NewsSouthern AfricaRio Tinto sells stake in Namibia uranium mine to China for $107 mln


Posted on Tuesday, 27 November 2018 18:14

Rio Tinto sells stake in Namibia uranium mine to China for $107 mln

By Reuters

In this Aug. 12, 2009 file photo, a man, seen through a glass door, walks inside a Rio Tinto office in Shanghai, China. Photo: AP/SIPARio Tinto will sell its 69 percent stake in a Namibian uranium mine to China National Uranium Corp (CNUC) for up to $106.5 million, it said on Monday, as China seeks to bolster supplies and Rio offloads less-profitable assets.

Analysts said that China, which is targeting nuclear power as an alternative to fossil fuels and already owns stakes in Namibian uranium production, was an obvious buyer of the shares in the Rossing mine.

Rossing is the world's longest-running open pit uranium mine, operating since 1976, and has produced more uranium than any other mine.

The Iranian Foreign Investment Company holds a legacy 15% stake that goes back to the original funding of the mine, which could have been a problem for some potential buyers.

An industry source close to the deal, speaking on condition of anonymity, said there had been interest from private equity and from China.

The other shareholders are the Namibian government (3%), the Development Corporation of South Africa (10%) and individual shareholders (3%).

Rio Tinto Chief Executive Jean-Sebastien Jacques said the company would work closely with CNUC "to ensure a smooth transition and ongoing sustainable operation at Rossing".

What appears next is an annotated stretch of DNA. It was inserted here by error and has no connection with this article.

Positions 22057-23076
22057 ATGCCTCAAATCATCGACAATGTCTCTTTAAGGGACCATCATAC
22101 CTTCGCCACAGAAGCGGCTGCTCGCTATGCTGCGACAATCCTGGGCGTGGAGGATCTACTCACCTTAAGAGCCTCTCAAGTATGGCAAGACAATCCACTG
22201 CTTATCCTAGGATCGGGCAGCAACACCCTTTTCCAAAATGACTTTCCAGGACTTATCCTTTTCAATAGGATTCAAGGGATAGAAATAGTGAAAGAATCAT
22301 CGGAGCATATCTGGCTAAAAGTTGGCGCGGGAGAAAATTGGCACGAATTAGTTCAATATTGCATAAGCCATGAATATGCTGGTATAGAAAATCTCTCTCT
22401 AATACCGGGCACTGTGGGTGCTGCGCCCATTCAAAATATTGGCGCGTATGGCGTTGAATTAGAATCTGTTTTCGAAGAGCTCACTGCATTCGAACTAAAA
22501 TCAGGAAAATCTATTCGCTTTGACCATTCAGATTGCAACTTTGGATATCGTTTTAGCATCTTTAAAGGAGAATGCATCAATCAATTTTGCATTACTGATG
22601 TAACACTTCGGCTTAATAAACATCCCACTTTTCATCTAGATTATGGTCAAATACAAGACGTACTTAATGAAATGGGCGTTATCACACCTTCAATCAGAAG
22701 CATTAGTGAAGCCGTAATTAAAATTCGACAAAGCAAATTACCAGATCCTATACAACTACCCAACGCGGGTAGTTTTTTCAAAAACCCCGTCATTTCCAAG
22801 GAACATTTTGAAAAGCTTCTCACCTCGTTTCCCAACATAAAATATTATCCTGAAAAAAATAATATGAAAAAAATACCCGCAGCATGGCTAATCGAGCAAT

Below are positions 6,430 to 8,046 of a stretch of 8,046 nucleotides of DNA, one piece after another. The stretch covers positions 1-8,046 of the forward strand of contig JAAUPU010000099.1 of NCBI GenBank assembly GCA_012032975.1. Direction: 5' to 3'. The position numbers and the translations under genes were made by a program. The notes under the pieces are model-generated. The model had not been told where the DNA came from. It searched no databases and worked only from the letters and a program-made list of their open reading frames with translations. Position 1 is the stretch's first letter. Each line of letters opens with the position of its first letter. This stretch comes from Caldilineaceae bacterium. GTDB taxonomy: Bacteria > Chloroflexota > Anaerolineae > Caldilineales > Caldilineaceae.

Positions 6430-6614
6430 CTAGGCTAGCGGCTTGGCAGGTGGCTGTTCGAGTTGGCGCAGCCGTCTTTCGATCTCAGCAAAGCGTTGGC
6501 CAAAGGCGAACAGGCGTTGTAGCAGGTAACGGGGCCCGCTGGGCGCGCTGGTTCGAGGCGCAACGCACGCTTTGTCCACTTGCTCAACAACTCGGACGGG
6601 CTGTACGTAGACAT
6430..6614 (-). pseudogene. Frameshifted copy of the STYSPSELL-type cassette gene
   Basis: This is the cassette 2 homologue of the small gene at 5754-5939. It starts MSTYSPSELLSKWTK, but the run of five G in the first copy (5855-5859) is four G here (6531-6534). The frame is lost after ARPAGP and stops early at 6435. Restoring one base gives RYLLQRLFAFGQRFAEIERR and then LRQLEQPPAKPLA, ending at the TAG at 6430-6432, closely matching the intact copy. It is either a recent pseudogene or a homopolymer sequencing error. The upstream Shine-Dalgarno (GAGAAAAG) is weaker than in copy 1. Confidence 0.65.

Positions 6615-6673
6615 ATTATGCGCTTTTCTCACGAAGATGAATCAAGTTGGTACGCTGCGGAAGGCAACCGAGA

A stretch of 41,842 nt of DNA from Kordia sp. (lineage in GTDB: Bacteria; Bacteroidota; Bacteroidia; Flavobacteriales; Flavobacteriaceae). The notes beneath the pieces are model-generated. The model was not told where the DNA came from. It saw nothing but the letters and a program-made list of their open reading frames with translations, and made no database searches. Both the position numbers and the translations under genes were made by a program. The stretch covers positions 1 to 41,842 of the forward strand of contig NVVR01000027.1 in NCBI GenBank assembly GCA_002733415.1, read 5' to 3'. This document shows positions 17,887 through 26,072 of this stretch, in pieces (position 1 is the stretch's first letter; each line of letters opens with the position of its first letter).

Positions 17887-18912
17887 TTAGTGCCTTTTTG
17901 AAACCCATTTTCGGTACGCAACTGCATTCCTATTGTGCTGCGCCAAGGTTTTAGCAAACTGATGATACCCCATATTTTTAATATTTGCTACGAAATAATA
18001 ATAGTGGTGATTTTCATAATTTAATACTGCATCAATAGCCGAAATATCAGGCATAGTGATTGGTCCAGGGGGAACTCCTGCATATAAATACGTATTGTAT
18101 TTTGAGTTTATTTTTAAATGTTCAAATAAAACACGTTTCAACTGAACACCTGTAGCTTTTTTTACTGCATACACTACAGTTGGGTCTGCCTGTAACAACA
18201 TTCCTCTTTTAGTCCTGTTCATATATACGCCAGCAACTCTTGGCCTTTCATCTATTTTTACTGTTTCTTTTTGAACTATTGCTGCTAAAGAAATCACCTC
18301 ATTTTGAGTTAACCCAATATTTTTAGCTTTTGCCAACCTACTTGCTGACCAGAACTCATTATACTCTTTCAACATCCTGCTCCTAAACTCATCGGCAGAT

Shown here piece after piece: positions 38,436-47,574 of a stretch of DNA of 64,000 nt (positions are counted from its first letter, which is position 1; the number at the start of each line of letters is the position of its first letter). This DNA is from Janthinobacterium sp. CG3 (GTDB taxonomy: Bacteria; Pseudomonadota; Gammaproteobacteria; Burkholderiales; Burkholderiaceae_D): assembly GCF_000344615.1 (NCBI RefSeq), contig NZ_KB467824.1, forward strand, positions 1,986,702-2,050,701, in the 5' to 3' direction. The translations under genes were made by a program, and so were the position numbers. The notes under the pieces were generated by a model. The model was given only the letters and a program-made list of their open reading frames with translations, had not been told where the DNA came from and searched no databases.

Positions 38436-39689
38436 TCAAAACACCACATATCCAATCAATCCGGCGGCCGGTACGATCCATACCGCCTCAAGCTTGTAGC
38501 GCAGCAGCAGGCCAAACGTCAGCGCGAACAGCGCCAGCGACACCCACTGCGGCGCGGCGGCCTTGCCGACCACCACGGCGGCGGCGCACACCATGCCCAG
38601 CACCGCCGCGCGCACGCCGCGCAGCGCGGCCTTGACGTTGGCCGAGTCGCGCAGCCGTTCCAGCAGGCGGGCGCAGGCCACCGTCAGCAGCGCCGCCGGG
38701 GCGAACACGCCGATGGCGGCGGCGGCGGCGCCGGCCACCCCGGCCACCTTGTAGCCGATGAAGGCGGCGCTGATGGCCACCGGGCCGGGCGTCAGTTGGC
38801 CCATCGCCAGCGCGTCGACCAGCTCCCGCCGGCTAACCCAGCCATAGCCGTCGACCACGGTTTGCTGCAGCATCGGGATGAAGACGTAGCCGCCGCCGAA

In line with disposal strategy

No one from CNUC was immediately available for comment, though an executive at China National Nuclear Corp said in October it was looking to secure supply for an expected ramp-up in China's nuclear power generation.

The sale is also in line with global miner Rio Tinto's disposal strategy, following on from its exit from thermal coal this year. It is also trying to sell some of its aluminium assets.

Monday's binding agreement comprises an initial cash payment of $6.5 million, payable at completion, and a contingent payment of up to $100 million following completion.

The contingent payment is linked to uranium spot prices and Rossing's net income during the next seven years.

The transaction is subject to merger approval from the Namibian Competition Commission, with expected completion in the first half of 2019.

Rio Tinto's London share price eased 0.3% on Monday, against a 0.5% gain for the sector index.

The mining sector as a whole has weakened this year as the recovery of 2016-17 has faltered and doubts have surfaced about Chinese demand in the face of trade tensions with the United States.

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